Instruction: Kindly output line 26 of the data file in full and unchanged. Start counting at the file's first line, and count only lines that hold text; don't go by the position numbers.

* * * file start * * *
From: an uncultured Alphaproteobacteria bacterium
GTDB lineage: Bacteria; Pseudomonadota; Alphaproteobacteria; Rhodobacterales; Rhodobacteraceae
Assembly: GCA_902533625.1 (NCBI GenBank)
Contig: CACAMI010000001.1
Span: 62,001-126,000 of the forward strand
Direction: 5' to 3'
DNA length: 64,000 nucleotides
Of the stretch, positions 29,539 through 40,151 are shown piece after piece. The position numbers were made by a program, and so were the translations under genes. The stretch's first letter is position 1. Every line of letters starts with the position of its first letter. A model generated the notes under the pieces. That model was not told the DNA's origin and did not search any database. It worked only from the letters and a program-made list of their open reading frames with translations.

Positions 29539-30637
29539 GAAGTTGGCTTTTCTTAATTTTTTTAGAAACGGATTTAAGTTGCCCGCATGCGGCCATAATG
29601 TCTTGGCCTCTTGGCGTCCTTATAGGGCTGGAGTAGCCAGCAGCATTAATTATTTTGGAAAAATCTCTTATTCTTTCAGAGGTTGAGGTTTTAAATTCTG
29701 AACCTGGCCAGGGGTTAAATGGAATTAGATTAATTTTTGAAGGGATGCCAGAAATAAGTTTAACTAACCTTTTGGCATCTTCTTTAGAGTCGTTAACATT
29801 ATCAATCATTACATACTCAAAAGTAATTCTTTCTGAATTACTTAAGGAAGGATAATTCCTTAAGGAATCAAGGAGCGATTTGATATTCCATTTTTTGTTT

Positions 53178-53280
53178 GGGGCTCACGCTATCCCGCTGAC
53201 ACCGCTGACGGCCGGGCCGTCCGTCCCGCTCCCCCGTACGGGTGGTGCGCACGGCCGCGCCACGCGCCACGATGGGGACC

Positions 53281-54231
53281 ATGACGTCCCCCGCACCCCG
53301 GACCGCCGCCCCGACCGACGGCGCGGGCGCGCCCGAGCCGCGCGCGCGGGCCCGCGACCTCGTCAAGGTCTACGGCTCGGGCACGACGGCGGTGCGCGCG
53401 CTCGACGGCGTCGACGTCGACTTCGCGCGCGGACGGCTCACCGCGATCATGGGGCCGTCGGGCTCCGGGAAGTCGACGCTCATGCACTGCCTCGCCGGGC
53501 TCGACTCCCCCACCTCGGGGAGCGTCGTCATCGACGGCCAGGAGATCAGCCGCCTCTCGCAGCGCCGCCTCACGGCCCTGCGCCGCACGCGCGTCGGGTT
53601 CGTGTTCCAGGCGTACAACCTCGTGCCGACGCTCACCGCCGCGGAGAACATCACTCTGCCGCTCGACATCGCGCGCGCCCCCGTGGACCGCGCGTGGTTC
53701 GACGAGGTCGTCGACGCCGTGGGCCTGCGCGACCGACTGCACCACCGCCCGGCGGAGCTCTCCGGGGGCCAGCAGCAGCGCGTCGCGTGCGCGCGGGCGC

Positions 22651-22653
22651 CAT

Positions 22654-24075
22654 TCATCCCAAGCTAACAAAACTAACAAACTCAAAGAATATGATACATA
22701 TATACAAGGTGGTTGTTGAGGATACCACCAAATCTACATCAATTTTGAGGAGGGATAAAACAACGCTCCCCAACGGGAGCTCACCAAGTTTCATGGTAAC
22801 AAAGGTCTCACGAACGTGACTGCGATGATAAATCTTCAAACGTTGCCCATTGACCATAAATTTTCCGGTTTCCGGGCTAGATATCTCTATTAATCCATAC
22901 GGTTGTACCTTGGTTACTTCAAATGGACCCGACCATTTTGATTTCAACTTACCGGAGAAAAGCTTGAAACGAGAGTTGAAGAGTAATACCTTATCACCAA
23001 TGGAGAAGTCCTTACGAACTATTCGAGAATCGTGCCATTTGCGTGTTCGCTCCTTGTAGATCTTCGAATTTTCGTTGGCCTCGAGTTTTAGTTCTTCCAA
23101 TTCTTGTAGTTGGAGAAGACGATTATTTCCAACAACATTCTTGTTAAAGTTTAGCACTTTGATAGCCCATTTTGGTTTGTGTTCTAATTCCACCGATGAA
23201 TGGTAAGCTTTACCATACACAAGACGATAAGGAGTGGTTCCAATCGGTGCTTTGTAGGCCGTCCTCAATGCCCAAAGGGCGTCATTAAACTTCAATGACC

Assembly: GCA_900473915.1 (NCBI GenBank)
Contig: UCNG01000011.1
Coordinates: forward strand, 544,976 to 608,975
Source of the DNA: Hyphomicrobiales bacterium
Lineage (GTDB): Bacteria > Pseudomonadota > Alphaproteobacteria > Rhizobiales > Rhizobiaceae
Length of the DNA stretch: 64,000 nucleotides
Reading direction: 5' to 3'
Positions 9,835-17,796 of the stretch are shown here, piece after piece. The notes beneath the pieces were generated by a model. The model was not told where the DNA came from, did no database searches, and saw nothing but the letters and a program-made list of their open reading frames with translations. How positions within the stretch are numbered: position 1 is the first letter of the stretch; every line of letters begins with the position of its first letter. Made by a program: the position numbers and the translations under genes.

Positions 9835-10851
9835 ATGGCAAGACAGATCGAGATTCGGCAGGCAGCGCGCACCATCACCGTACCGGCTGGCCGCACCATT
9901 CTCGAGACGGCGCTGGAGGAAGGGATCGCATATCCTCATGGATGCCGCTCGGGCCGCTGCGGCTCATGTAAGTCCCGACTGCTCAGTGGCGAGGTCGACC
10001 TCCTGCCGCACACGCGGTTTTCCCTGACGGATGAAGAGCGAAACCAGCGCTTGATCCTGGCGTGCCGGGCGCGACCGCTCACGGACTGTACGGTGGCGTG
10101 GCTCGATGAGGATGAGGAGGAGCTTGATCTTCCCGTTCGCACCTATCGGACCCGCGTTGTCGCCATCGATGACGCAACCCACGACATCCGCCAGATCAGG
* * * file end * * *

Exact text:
Positions 22654-24075